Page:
Aki Muthari is a journalist, illustrator and painter and an outspoken atheist and feminist. She was born and raised in Sri Lanka and moved to Canada with her family in 1993 as a result of the civil war.
She has been very vocal about systemic misogyny and sexism in her personal life and society. Her works express her profound frustration with identity politics and her absolute disgust for tribalism and moral hypocrisy. She states her objective as "to ultimately give voice, solidarity and empowerment to those persecuted by cultural and religious atrocities so those responsible for their abuse will be held accountable, because the only way we can destroy systematic abuse is by tackling it directly."
The following is her interview with Clarion Project Research Fellow Elliot Friedland about Islamism and the persecution of atheists.
Clarion Project: Why do you think liberals in America have had such difficulty supporting atheists in Muslim majority societies, despite the obvious persecution they face?
Aki Muthali: Liberals in America have difficulty supporting atheists in Muslim-majority societies because they not only have a lower expectation of how Muslims can behave as rational people, but they also erroneously conflate the anti-Muslim bigotry faced by Muslim minorities in the West to how Muslims abuse atheists and non-Muslims in the East.
Their narrative has been, for a long time, that Muslims are always the victims regardless of where they reside. They justify this dishonest narrative with everything from the Christian conquest of Spain in 1492, to the birth of Israel in 1948, to white guilt and Western imperialism. There's no limit to how far a Western liberal will betray actual liberal values to make up for the guilt they erroneously feel towards their own country.
Their priority is consoling their indignation (regardless of how misplaced it is) — not human rights.
Clarion: What drove you to be so outspoken on issues of human rights violations perpetrated in the name of religion?
Muthali: Religion has always irked me as far back as when I was four years old. My earliest memory was questioning my relatives about why we go to temples and their response was, "You ask far too many questions for a girl."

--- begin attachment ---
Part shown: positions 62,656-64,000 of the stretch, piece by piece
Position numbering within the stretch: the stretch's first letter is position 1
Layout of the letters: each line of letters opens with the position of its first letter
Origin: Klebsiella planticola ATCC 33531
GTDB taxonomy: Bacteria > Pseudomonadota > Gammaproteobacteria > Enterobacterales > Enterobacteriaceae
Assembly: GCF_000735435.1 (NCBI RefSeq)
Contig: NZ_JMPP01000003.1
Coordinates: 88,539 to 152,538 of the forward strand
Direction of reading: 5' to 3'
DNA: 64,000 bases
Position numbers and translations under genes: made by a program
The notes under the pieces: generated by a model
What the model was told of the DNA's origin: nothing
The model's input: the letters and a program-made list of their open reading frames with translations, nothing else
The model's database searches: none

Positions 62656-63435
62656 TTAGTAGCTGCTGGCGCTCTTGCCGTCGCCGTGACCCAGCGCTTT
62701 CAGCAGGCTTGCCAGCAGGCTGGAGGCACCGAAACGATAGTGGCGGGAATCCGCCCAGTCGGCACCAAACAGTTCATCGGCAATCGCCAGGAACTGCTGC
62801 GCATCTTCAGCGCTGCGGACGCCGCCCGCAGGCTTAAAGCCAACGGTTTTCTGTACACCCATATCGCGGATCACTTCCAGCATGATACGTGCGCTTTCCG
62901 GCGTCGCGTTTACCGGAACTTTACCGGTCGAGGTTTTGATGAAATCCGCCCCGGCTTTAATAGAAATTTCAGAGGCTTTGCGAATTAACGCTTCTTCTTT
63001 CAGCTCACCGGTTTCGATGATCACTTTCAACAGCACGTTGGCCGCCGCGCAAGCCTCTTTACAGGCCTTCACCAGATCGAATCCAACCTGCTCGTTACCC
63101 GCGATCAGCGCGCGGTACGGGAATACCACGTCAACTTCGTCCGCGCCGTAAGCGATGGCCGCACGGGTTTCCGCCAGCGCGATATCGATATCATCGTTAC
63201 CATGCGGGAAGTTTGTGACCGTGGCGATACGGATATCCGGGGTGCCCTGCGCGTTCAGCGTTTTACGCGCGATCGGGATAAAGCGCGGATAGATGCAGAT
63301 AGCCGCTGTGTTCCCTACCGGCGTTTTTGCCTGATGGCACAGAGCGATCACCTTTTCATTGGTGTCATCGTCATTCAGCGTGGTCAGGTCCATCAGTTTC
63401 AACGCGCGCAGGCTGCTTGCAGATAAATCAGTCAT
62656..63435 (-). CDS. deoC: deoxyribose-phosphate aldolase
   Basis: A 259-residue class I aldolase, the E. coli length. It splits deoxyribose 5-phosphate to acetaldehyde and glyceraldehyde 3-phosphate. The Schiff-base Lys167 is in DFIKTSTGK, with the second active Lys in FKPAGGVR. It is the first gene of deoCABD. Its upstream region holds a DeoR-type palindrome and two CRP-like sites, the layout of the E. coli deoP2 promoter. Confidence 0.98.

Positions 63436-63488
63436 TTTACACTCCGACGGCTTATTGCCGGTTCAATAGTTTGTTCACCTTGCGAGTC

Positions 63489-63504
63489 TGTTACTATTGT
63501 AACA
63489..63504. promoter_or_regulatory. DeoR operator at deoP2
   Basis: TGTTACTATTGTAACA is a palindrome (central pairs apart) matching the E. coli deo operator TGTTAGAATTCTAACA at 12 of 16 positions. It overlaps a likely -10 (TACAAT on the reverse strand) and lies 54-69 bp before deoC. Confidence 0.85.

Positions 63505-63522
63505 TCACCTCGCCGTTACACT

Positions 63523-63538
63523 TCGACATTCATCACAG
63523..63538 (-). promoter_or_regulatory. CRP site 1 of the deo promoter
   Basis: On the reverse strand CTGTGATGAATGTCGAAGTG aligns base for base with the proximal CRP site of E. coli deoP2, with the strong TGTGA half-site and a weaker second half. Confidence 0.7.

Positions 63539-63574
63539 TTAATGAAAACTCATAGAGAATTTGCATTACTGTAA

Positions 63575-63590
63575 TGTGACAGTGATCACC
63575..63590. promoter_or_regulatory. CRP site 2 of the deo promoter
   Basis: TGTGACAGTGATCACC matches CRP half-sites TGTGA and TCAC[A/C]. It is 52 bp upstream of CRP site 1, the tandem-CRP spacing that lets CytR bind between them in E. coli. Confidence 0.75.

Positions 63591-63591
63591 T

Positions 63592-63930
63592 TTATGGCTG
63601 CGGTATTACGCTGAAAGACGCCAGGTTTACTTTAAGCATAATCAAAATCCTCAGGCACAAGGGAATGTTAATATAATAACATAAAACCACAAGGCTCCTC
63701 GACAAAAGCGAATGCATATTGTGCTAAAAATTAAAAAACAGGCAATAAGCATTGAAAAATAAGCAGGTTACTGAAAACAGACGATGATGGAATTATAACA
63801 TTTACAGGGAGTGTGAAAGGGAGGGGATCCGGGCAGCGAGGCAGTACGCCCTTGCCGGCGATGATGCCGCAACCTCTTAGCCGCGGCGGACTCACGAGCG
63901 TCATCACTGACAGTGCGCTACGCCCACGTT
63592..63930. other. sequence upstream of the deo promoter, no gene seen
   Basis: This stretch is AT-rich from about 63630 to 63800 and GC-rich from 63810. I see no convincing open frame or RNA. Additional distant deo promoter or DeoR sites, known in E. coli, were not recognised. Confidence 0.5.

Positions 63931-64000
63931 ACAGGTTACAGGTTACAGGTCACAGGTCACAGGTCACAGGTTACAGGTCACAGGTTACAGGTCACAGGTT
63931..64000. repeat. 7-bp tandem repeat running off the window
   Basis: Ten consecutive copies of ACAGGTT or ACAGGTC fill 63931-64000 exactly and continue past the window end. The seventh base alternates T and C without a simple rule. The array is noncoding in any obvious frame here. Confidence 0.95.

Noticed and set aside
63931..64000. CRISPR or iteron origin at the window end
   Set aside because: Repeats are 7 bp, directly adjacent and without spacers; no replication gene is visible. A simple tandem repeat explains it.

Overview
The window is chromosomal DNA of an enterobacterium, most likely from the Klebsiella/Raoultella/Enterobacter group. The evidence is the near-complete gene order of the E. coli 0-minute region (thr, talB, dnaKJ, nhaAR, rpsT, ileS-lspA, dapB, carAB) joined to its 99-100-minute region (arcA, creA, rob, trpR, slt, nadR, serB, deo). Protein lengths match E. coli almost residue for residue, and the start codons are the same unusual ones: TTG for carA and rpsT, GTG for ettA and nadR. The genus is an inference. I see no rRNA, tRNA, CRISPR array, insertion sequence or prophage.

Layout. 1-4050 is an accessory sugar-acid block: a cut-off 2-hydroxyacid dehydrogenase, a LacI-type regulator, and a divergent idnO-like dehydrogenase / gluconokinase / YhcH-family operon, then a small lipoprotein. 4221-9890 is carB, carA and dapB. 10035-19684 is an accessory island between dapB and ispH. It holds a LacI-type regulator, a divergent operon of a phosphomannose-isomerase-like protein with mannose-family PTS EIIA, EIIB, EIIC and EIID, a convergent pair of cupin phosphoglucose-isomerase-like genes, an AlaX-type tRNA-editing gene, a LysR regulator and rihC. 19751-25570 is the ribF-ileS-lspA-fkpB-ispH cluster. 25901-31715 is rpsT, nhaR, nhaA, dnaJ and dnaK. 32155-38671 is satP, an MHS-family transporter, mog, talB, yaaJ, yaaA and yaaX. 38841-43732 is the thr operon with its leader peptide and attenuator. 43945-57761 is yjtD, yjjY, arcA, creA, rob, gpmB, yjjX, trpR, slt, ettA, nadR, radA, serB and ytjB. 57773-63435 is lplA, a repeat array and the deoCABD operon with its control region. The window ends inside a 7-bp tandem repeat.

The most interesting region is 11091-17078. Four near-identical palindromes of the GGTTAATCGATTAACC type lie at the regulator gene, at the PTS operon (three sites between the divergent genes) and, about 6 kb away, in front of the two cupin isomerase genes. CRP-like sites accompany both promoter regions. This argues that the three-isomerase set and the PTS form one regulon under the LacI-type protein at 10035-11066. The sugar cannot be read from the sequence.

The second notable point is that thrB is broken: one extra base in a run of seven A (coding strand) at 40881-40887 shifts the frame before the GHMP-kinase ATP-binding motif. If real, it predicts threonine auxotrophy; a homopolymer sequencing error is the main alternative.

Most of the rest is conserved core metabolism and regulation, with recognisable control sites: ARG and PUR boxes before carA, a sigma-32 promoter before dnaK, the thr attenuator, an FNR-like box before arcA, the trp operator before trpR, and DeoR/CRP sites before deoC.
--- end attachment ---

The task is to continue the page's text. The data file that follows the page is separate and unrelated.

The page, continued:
I've been told that so often that I could never forget it. My family (along with hundreds of thousands of other non-Buddhist families) were also persecuted by Buddhist supremacists under the sanction of the Sri Lankan government.
The military joined the attacks. Hospitals were destroyed, women and girls were raped, men abducted in white vans never to be heard from again, etc.
My eldest brother had leukemia, and he died because there were no safe way to get to a government hospital in time. By the time he arrived to the hospital, it was too late. I saw grandma praying under the bunkers one time, I asked her why. She told me so God can protect us from the bombs and bullets, and I remember thinking how absurd it was considering how God allows hateful people to attack us in the first place.
So much rape, murder and slavery has been committed in the name of religion. The older I got, the more I learned — and the more I learned, the more I realized religion is a system of contempt and segregation.
Clarion: What reaction have you had personally to your criticism of Islamist imperialism?
Muthali: I have lost many friends by simply denouncing Islamism. I had also received many rape and death threats.
A former Muslim friend revealed my identity to an Islamist which prompted him to dox me on Twitter. I have to live with the the knowledge that this Muslim friend, whom I had been friends with for 20 years and shared my secrets with is now intentionally putting me and my family in danger. Just because I dared to criticise Islamic misogyny and sexism.
But I also accept the fact that if I want society to change for the better, I'll be making a lot of enemies — most of whom I'll never even meet in person, but certainly a few I'd come into contact with at some point in my life.